Allergy intolerance testing is a safe and effective diagnostic tool and therapy when carried out by a trained practitioner. It's important to check training and membership to an approved association before making an appointment.

Consult with your GP and allergy specialist about any allergies or concerns you have as they are trained to recognise what can and cannot be treated.




This therapy or modality may help with:

Abdominal Pain Acne ADHD
Allergies Anemia Arthritis
Asthma Body Odour (BO) Breathing disorders
Chronic Fatigue Chronic Pain Circulation Problems
Constipation Depression Dermatitis
Diarrhoea Digestive Problems Ear Ache
Eczema Flu Food sensitivities
Gastroenteritis (stomach flu) Hay Fever Headaches
Heart Burn Hormone Imbalance Immune System Dysfunction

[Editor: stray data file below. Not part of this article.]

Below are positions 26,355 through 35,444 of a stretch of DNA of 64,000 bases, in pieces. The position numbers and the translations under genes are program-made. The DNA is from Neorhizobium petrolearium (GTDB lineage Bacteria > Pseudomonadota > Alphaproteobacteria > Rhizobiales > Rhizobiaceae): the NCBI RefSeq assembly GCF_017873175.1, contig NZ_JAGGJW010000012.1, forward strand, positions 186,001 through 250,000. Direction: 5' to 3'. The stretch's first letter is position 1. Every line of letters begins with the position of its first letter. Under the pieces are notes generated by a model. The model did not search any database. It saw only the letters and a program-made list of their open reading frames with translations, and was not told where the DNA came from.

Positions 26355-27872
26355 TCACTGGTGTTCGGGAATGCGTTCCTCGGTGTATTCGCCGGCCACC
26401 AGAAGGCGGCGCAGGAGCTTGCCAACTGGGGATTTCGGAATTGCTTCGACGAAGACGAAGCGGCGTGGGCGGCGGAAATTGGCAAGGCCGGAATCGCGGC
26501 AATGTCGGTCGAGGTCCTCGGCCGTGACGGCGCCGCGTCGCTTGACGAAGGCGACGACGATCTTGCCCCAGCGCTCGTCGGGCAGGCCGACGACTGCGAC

Incontinence Indigestion Infant colic
Influenza (Flu) Insomnia Irritable Bowel Syndrome (IBS)
Itching Joint Pain Learning difficulties
Migraines Mouth ulcers Muscle Cramps
Nausea Obesity Runny Nose
Sinusitis Sore throat Stomach cramps
Tiredness Tonsillitis Urinary Problems
Urticaria Vomiting Watery Eye

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Featured Allergy Intolerance Testing Practitioners

Sample Of Practitioners By Location
Allergy Intolerance Testing North London Allergy Testing London

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The British Allergy Foundation The British Allergy Foundation More Info